The 918 native started his high school career known primarily as a spot up weapon. While his game has evolved, shooting is still Thompson’s calling card. He’s an excellent spot up weapon, and now has become an exceptional mid-range shooter off the dribble. One of the best components of the Hornet’s game is his ability to hit contested shots. Closeouts and hands in his face do not seem to bother him at all, which was on display against the tough defenses of Kingfisher and Tulsa Memorial.
Compared to most players in Oklahoma, Alexander is a better shooter than them. He’s good in the mid range and seems to have a knack to always hit the big.clutch three pointer. But he’s currently a step below the elite shooters in Oklahoma. As he’s yet to develop that eye test feeling that every jumper feels automatic. Thompson also has the edge with a quicker release and being consistently more comfortable at shooting a step or two beyond the three point line.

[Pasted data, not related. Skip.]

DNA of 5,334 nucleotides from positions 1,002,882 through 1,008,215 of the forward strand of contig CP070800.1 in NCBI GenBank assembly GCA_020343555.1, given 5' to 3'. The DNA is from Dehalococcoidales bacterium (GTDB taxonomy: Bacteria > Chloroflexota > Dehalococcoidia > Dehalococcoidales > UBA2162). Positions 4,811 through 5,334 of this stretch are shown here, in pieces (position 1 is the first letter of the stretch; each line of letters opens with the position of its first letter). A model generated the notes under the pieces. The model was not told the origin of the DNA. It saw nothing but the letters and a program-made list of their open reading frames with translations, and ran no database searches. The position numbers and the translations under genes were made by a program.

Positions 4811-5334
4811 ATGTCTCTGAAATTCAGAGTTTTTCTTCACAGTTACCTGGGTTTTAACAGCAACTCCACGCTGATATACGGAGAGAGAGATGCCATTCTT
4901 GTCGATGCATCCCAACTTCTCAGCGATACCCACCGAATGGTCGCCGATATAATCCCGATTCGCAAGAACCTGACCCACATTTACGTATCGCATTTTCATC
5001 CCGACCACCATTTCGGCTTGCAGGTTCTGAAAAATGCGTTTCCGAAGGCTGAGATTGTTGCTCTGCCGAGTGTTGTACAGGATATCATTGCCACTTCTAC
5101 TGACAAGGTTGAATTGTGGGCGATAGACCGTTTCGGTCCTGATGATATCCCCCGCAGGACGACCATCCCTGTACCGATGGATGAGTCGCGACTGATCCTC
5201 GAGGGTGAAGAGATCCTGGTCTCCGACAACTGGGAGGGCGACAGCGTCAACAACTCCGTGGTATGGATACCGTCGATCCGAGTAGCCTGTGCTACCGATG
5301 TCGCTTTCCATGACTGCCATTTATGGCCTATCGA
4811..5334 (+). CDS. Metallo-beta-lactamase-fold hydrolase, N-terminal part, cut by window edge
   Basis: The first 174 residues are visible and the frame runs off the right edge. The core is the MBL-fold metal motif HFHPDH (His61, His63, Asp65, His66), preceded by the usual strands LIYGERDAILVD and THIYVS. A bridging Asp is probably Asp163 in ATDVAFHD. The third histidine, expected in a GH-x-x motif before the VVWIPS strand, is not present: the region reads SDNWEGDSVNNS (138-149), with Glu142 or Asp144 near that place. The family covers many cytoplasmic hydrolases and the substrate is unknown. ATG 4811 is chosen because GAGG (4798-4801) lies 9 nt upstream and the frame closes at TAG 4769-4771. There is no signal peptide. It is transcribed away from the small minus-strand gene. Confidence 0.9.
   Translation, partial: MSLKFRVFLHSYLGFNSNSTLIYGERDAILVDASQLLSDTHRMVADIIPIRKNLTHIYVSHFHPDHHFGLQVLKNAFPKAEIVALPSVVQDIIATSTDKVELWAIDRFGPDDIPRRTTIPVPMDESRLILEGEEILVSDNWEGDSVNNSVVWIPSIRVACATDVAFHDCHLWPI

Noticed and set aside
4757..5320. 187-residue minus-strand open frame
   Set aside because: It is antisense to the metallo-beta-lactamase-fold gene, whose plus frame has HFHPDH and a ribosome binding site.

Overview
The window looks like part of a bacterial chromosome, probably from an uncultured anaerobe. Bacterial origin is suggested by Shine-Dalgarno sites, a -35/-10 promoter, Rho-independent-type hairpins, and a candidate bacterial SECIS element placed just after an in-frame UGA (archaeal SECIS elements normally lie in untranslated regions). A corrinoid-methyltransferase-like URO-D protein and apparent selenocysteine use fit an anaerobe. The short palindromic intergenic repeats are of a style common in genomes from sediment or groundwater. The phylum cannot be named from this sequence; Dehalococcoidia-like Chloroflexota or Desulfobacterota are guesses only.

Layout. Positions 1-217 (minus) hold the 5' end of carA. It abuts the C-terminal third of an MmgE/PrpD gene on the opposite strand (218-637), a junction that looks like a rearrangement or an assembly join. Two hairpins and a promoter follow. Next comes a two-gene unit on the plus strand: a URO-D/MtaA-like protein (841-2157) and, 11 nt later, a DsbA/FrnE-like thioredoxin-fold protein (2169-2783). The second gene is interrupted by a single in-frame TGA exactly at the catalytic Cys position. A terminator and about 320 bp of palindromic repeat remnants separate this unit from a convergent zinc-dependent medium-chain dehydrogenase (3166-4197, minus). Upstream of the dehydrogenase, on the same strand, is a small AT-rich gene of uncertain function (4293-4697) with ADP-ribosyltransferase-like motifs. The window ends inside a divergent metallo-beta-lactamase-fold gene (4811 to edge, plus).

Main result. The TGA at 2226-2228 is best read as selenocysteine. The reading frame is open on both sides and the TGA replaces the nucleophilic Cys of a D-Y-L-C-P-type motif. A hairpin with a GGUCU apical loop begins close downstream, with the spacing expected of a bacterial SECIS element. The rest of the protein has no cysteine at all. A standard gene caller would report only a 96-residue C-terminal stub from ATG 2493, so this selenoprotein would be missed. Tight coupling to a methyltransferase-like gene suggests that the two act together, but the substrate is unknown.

Attacking the Rim: Edge Alexander
One of the traits that makes the Charger so tough to defend is his body control. Alexander rarely looks bothered or out of control when attacking the rim. He’s currently not overly explosive, but has the ability to hang in air and adjust in traffic to get off shots. This ability also lends to him making a healthy living at the line each contest. If Alexander is able to get a look at the rim while near it, there’s a great chance it’s going in.
There’s a fluidness to Alexander’s game when attacking the rim and drawing fouls that currently isn’t there for Thompson. The Hornet doesn’t duck his head as often when attacking the rim as he did last year. While Thompson has made a big jump off the bounce this season but the edge still goes to the more natural Alexander. Alexander’s dribble moves are more fluid and direct when driving in the half-court than Thompson’s.